Background: This study was conducted to investigate the usefulness of intracranial cerebrospinal fluid (CSF) volume measurement using MR-based methods in the management of patients with normal pressure hydrocephalus (NPH).
Methods: The study group comprised 19 patients with NPH who showed a favorable outcome after ventricular shunting, 15 normal volunteers (NV), and 15 patients with cerebrovascular disease (CVD). A 3D-fast asymmetric spin echo MR imaging sequence and the region-growing method were used to extract the CSF space from MR images. Ventricular volume (VV) and intracranial CSF volume (ICV) were measured and the VV/ICV ratio was calculated in each case. In NPH patients, the CSF volume was measured again after shunting.
Findings: The mean VV and VV/ICV ratio in the NPH group (91.1 mL and 45.2%, respectively) were significantly (p < 0.01) higher than those in the NV group (26.5 mL and 13.7%) and in the CVD group (44.5 mL and 17.8%). On the other hand, mean ICV values were not significantly different among the three groups. The VV was markedly decreased postoperatively (mean -40.7%), whereas the ICV was unchanged, resulting in a marked reduction in the VV/ICV ratio (mean -39.3%).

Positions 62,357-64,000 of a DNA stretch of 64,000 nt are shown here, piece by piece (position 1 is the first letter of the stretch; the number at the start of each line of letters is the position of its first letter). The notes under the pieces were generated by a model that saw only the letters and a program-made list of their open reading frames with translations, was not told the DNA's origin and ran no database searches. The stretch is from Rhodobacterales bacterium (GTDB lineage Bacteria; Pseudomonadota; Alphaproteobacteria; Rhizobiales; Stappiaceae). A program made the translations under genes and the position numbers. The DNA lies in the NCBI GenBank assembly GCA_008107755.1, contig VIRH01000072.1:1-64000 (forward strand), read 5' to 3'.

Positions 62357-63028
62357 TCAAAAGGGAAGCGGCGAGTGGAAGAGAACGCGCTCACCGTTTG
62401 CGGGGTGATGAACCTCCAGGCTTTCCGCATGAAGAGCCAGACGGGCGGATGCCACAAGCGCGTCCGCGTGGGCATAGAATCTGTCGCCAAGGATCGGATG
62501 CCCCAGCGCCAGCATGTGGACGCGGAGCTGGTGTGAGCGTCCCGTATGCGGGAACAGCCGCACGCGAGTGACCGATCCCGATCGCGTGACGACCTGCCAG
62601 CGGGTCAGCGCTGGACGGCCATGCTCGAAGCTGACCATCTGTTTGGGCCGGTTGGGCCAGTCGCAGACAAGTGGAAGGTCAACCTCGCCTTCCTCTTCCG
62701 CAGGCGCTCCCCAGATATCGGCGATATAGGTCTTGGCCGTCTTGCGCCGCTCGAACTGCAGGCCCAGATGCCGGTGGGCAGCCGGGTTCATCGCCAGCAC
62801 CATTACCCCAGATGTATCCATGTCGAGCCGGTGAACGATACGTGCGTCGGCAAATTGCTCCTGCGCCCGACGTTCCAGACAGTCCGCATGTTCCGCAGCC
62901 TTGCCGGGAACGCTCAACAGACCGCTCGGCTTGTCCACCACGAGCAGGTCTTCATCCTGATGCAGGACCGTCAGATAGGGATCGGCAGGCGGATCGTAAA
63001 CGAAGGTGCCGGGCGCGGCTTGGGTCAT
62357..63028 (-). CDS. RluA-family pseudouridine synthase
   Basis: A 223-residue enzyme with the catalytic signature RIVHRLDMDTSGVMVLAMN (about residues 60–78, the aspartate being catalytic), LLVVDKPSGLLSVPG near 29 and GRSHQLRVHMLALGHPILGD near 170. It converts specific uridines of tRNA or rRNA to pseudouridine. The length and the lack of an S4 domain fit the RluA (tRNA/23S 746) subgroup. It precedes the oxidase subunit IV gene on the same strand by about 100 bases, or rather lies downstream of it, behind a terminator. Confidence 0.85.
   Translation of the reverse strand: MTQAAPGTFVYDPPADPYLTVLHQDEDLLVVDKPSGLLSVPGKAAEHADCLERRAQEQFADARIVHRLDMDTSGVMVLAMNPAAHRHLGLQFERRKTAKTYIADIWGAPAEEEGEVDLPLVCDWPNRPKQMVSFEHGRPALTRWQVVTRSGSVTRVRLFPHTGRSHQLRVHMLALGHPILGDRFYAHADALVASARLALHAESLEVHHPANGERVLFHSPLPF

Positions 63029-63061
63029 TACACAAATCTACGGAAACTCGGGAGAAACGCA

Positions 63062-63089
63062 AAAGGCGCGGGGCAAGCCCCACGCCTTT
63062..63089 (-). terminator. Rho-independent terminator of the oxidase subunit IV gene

Interpretation: These results suggest that patients with NPH have a unique intracranial CSF distribution, with an enlarged VV and a slightly increased ICV, resulting in a high VV/ICV ratio. Shunting led to dramatic improvement in our patients. It is likely that CSF measurement can provide valuable information in the management of patients with NPH.